Highlights of FAO Results in Africa in 2014 / Family farming at the center of improving food and nutritional security, poverty and hunger eradication


The FAO Regional Office for Africa has just released a new publication Highlights of FAO Results in Africa in 2014. It aims at illustrating, in the form of short stories, what has been achieved on the African continent in “Supporting Agriculture Development for a Hunger Free Africa in the next 10 years” by Member-countries, partners and stakeholders with support of FAO.

The Highlights look back at the early phases of implementation of the corporate Strategic Objectives through innovative Regional Initiatives on food security and nutrition tailored to countries’ needs in view to accelerating hunger eradication.

“Considerable progress was made in 2014 towards the eradication of hunger and 63 developing countries were able to achieve the Millennium Development Goal of halving the number of hungry people by 2015″, Mr. Bukar Tijani, FAO Assistant Director General and Regional Representative for Africa. “Today, the impact is visible and we are confident that defeating hunger is within reach”.

The new publication also outlines the impact of FAO programmatic activities in Africa. They were carried forward focusing on making agriculture, forestry and fisheries more productive and sustainable; reducing rural poverty; enabling inclusive and efficient agricultural and food systems; and building resilient livelihoods.

“We are satisfied that we could mobilize the support of so many partners to achieve urgent improvements of the rural livelihoods of so many people in Africa. At the same time, we also look at the future by developing capacities and supporting the policies of countries and regional organizations”, elaborated Yves Klompenhouwer, Senior Field Programme Officer at the FAO Regional Office for Africa. “However, the challenges are still tremendous and we must increase our effort to mobilize more support”, he added.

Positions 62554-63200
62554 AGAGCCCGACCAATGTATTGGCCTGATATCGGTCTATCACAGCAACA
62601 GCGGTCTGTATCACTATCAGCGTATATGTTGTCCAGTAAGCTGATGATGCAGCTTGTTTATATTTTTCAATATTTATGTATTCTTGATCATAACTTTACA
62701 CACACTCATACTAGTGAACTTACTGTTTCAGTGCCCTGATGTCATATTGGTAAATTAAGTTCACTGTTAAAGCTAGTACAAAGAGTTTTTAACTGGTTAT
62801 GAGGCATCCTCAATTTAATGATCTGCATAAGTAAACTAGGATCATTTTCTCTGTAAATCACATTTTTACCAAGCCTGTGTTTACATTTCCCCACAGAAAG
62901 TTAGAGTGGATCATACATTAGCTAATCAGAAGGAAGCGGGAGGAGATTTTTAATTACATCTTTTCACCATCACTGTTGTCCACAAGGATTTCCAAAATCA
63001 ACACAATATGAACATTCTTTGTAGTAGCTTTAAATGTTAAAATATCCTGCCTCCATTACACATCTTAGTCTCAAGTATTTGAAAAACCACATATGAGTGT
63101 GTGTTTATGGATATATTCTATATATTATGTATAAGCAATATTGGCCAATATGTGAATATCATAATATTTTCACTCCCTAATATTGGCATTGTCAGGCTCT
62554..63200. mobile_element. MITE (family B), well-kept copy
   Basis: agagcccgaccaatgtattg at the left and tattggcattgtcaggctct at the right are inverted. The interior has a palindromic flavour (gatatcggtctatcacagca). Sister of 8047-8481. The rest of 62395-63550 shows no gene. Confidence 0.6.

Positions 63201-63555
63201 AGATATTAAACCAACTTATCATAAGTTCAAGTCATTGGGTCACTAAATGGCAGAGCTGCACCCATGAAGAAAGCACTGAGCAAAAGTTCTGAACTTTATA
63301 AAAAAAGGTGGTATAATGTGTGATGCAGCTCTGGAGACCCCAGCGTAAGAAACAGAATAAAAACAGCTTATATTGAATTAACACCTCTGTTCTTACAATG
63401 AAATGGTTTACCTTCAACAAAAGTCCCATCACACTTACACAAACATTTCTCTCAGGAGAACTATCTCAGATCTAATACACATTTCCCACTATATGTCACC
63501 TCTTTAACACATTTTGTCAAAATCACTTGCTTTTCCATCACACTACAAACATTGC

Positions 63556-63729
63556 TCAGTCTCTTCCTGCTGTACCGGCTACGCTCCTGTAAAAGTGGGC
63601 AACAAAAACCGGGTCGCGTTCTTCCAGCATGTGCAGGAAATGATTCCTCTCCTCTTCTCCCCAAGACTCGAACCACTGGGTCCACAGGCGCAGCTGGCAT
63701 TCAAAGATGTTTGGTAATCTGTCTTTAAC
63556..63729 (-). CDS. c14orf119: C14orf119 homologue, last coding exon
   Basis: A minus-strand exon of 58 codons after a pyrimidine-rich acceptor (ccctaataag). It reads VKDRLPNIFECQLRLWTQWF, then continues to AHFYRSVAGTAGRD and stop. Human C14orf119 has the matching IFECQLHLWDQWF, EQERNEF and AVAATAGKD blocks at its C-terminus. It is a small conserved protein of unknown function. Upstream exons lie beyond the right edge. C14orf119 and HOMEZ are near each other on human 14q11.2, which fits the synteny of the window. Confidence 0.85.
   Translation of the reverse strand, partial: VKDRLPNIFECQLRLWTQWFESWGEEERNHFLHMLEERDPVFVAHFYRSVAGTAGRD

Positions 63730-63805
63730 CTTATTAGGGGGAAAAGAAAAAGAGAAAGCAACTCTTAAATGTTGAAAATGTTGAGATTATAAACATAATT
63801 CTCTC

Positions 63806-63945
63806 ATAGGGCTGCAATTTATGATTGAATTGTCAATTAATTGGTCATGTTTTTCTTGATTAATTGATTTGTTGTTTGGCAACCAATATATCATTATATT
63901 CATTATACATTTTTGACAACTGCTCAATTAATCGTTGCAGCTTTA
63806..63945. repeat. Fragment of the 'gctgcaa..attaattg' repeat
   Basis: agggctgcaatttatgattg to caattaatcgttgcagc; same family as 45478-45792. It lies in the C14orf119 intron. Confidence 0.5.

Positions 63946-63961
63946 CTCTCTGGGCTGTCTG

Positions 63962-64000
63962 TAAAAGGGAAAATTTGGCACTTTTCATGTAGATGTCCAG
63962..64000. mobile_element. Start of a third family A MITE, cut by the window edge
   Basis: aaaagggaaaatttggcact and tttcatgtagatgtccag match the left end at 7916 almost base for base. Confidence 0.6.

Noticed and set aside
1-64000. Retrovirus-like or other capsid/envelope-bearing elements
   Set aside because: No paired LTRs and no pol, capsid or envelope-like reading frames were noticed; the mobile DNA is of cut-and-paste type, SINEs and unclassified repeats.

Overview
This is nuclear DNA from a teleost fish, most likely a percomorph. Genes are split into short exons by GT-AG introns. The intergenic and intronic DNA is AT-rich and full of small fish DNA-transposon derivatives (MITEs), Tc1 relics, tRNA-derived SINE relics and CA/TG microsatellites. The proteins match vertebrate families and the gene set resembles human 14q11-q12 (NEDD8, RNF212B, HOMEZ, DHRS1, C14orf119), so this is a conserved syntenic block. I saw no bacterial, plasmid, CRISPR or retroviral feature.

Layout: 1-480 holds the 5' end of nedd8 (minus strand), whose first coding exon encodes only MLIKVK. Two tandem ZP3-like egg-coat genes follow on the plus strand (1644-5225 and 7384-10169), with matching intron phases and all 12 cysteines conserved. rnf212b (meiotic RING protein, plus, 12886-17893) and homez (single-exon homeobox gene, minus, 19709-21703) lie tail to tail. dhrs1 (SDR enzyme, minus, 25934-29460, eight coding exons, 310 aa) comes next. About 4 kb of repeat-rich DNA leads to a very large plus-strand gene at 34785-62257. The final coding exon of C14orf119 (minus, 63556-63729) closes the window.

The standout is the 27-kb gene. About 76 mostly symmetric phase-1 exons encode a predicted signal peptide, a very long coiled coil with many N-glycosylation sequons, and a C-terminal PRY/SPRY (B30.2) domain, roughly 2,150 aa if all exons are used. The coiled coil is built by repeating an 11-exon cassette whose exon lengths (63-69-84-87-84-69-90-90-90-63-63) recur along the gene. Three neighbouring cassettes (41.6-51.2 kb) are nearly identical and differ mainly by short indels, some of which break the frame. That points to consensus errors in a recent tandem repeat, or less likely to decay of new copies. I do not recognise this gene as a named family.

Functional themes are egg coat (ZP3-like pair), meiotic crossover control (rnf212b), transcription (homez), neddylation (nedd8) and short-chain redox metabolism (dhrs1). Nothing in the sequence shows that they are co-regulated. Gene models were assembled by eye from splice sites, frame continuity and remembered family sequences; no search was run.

Productive and sustainable agriculture in Africa

The report confirms that, all along the year, family farming was at the heart of the FAO’s agricultural, social and environmental policies, as it significantly helps to improve food and nutrition security, fight against poverty and eradicate hunger. It also contributes to the protection of the environment and sustainable development.

In Senegal, FAO gives support to the Accelerated Agriculture Program in Senegal (PRACAS) within “the Plan for an Emerging Senegal” (Plan Sénégal Emergent, PSE), which intends to boost Senegal’s agricultural investments in crops which the rural population rely on such as rice, onions, groundnuts and off-season fruits and vegetables.

In Ghana, to encourage local production, the government with FAO’s assistance, has been organising a series of training sessions for farmers across the country. During these training sessions, farmers have acquired new tools to increase sustainable productivity.

Ghanaians are encouraged to purchase locally produced foods such as maize, cassava, plantain, and yam. A policy promoting partnership with the private sector has also been put in place to encourage and increase production of rice in the country. This would enable the government to cut down on import bill and reduce the balance of payment.